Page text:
5 Ways to Go About Owning Land in Kenya While Living Abroad

Moving to a foreign country can be an intimidating quest, coupled with anxiety, excitement and uncertainty. For me, taking that leap of faith offered limitless possibilities, eye-opening experiences and multicultural encounters.

Life in the US, most specifically the midwestern state of Minnesota nicknamed ‘The Land of 10,000 Lakes’, was the beginning of an endless journey of not just discovery but self-betterment. You see, while working in the US for five years, my focus was on making enough money to start sending some back home to the folks who had sacrificed for me.

Over time I managed to save some little coins after sorting out my basic essentials. Driven by ambition I started to browse for opportunities back home. I felt a strong urge to have a physical sense of belonging and pride in my home country, Kenya - and investing was a good place to start.

Like a moth to a flame, I was quickly attracted to the idea of buying land propelled by the fact that it never depreciates. Though determined, I had my reservations having heard stories from my pals how some had fallen prey to fake real estate agents and dubious deals. I did my research and embarked on purchasing land in Kenya.

I found out a couple of things that can be helpful if you plan to own land while living in the diaspora.

1) Source for a Trusted Real Estate Agent

Finding a good real estate agent is as easy as doing a little research on the internet. Visit their Facebook pages, look for contacts that you can use to clarify information, websites and most importantly get customer testimonials. Look for referrals from people who have bought land from certain agents to gauge their trustworthiness.

Once identified, a real estate agent will carry out conclusive research on the Kenyan market and get to know what suits you. A real estate agent can be your contact on the ground and will give you real-time information that will guide your decision in purchasing land. 2) Purpose of the land This all depends on what features you would want.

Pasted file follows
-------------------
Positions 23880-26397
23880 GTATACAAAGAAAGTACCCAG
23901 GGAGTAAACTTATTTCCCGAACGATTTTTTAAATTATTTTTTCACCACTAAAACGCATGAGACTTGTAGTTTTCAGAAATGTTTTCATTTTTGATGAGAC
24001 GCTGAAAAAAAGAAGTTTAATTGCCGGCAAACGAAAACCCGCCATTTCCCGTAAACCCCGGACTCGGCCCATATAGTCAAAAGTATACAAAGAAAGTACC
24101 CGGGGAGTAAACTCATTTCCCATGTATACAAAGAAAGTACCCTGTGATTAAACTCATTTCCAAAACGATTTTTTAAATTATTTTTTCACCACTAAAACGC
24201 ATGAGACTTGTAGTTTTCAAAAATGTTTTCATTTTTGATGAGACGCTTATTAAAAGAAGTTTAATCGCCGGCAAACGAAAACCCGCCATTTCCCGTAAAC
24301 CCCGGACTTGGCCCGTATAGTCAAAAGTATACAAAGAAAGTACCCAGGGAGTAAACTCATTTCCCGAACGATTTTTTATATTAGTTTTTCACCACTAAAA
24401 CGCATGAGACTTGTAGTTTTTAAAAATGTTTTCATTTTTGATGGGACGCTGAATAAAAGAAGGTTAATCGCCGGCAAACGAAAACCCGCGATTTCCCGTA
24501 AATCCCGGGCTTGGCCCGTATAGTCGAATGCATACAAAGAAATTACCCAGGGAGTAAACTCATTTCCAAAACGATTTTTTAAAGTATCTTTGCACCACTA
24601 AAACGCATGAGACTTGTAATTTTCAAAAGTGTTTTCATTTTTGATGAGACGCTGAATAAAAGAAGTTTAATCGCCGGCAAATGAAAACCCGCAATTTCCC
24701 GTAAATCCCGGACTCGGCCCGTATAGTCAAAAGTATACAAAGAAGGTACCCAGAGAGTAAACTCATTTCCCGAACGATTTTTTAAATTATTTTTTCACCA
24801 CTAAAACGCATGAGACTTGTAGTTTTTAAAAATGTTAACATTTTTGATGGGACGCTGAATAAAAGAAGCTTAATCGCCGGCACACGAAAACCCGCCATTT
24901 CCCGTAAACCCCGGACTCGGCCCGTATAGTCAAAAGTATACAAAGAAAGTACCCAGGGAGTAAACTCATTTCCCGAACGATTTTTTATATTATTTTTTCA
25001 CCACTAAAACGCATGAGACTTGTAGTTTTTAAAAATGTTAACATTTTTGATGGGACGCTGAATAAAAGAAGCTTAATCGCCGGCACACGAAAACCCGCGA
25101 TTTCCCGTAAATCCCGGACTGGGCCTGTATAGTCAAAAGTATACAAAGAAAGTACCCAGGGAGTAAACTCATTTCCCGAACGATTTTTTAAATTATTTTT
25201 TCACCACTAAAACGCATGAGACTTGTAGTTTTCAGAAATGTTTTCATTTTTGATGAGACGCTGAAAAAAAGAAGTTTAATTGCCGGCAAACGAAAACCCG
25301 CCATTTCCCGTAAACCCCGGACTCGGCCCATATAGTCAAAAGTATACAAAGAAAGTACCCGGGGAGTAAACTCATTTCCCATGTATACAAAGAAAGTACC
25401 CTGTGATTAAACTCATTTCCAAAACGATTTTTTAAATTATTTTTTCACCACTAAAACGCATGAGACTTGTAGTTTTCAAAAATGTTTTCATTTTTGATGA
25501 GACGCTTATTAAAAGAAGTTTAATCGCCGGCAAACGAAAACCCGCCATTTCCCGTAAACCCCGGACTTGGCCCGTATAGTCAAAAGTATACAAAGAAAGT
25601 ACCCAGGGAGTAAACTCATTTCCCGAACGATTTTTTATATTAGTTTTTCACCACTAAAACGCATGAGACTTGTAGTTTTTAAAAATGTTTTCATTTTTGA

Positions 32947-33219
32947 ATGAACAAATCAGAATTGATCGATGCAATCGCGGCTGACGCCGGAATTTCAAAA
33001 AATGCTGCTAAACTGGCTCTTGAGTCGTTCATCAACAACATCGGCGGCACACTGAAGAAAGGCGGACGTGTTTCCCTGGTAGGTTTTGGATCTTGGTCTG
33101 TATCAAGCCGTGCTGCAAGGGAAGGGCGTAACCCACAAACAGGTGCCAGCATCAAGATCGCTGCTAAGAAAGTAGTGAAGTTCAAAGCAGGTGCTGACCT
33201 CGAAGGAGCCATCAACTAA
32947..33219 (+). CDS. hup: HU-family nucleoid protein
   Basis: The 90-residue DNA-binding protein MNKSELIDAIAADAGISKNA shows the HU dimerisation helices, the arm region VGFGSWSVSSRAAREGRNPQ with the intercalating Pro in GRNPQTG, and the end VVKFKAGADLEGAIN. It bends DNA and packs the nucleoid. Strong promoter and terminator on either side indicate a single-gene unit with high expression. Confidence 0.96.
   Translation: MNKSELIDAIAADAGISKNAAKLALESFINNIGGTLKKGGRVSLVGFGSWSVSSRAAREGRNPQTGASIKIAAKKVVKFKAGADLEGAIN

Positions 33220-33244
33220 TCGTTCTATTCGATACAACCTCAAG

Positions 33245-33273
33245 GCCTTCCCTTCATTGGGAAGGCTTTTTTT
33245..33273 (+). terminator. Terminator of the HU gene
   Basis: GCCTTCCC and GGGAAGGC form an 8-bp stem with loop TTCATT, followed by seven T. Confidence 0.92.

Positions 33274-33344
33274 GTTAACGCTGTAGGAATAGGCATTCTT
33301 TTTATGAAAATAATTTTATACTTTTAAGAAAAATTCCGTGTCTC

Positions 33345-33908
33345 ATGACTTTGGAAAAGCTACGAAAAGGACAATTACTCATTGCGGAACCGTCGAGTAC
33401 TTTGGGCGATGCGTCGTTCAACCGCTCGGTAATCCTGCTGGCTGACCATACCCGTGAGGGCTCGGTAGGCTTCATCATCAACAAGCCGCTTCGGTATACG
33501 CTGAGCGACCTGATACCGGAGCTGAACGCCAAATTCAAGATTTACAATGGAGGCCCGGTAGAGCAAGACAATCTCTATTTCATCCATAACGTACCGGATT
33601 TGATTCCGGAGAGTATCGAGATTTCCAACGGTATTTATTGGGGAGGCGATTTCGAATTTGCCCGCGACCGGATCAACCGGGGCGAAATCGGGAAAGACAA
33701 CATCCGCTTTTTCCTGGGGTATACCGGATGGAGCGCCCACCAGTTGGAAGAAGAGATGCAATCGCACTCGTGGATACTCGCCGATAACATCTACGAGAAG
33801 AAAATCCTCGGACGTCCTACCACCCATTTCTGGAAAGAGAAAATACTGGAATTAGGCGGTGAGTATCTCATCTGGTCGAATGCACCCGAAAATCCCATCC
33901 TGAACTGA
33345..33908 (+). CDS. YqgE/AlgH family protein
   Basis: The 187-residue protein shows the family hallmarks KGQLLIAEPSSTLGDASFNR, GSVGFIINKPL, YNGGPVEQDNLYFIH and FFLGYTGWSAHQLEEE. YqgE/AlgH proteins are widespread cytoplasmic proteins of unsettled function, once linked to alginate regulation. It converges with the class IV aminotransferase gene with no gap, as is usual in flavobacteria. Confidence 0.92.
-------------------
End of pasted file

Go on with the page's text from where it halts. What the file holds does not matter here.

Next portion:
You could be buying land for commercial or residential purposes. Once you define the purpose, you will know the location of the land and what size would be ideal for you. For my case, I wanted to develop some modern rental apartments for the burgeoning middle-class looking to settle in satellite towns around the capital city, Nairobi.

Your intentions could be different, for example, you might be looking to build yourself a retirement home and thus the presence of infrastructure and other social amenities should be on top of your priority list. The information will guide you and the real estate adviser to know which kind of property you can afford.

An appraisal will help you get organized by accessing the amount that you already have and what needs to be saved to match the value of the property.

3) Financing your project

After knowing how much money you will need, you can now set out to find different types of financing for the property you intend to acquire. Upon settling, it’s time to create a budget and a plan to raise the money. Discipline is a problem to many as pending issues make saving a difficult task.

You can send money at intervals to your mother or close relative back home which is relatively safe or alternatively you can open a Goal Account at Kenya Commercial Bank (KCB) that will enable you to set a target for a specific period of time and achieve it - this is what I did.

There are many benefits in opening such an account as you can borrow up to 100 percent of your savings at discounted rates and once the period lapses, no deposit fee is required. As such, you can enjoy Kenya’s highest-earning interest rate. The account is designed in a way that you cannot withdraw until the period set has been accomplished, therefore preventing any disruptions from the set goal.